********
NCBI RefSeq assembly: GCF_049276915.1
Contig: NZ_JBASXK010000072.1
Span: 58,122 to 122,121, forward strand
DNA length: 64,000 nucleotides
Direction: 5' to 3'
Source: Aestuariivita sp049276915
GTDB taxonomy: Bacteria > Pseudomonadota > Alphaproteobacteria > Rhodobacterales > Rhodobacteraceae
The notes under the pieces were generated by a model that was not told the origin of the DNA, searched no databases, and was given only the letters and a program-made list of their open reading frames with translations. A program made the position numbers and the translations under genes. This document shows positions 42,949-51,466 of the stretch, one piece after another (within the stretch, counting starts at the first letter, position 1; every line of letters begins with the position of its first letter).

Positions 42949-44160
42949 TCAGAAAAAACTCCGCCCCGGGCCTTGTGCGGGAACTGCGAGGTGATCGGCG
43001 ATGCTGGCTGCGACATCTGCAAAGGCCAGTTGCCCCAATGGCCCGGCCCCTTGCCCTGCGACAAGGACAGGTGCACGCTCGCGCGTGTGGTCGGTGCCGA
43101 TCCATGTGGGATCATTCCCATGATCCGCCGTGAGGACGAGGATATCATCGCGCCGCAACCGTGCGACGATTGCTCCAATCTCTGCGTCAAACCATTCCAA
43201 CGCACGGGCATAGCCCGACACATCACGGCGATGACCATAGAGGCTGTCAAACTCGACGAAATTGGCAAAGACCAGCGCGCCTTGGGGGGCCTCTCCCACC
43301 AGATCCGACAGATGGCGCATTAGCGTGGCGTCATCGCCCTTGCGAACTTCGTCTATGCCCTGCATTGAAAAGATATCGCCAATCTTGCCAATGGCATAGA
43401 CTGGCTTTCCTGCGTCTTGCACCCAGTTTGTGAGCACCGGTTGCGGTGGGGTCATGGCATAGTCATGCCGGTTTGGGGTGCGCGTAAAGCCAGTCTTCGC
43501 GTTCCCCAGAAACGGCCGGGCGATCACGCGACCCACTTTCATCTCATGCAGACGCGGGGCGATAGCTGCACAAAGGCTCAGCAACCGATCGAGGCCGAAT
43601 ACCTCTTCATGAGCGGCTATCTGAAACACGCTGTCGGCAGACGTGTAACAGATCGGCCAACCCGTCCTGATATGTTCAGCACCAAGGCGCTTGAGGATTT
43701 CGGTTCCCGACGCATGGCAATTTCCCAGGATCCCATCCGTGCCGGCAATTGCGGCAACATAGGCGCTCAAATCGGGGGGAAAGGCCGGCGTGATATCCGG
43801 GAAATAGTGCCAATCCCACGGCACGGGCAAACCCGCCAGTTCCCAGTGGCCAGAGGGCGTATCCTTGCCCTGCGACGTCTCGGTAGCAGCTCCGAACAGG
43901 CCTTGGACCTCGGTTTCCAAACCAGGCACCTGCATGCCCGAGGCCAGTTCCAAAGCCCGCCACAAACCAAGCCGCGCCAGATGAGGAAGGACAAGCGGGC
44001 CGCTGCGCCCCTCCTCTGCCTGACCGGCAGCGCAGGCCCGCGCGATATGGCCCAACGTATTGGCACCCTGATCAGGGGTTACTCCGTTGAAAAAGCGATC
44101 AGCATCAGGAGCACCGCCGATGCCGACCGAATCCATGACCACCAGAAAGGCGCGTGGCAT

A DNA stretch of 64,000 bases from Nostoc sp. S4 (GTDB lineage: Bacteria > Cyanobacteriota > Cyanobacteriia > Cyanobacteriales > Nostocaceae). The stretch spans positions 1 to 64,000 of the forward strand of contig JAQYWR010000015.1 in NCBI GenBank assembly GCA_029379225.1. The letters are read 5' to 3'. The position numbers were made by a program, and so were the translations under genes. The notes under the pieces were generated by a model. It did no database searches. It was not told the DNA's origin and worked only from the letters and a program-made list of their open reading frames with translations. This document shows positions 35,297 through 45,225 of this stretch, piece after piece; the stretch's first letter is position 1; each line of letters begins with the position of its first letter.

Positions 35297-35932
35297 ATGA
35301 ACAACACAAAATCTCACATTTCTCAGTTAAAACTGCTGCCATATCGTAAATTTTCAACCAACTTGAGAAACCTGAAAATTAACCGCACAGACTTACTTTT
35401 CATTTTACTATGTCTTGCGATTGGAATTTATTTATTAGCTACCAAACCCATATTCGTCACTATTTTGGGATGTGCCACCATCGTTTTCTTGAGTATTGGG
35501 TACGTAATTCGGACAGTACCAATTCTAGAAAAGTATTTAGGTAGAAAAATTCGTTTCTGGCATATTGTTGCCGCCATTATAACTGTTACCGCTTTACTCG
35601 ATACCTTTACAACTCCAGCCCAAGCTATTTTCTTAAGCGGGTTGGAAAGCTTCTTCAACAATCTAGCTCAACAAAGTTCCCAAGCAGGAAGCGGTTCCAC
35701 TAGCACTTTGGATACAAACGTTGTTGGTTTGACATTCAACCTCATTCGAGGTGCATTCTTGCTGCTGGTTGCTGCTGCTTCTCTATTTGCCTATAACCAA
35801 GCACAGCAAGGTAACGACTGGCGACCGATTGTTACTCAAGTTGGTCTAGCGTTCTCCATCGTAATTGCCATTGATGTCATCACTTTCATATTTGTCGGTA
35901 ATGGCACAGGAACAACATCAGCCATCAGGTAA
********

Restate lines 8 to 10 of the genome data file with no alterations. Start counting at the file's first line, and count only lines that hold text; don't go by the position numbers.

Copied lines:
The notes under the pieces were generated by a model that was not told the origin of the DNA, searched no databases, and was given only the letters and a program-made list of their open reading frames with translations. A program made the position numbers and the translations under genes. This document shows positions 42,949-51,466 of the stretch, one piece after another (within the stretch, counting starts at the first letter, position 1; every line of letters begins with the position of its first letter).

Positions 42949-44160
42949 TCAGAAAAAACTCCGCCCCGGGCCTTGTGCGGGAACTGCGAGGTGATCGGCG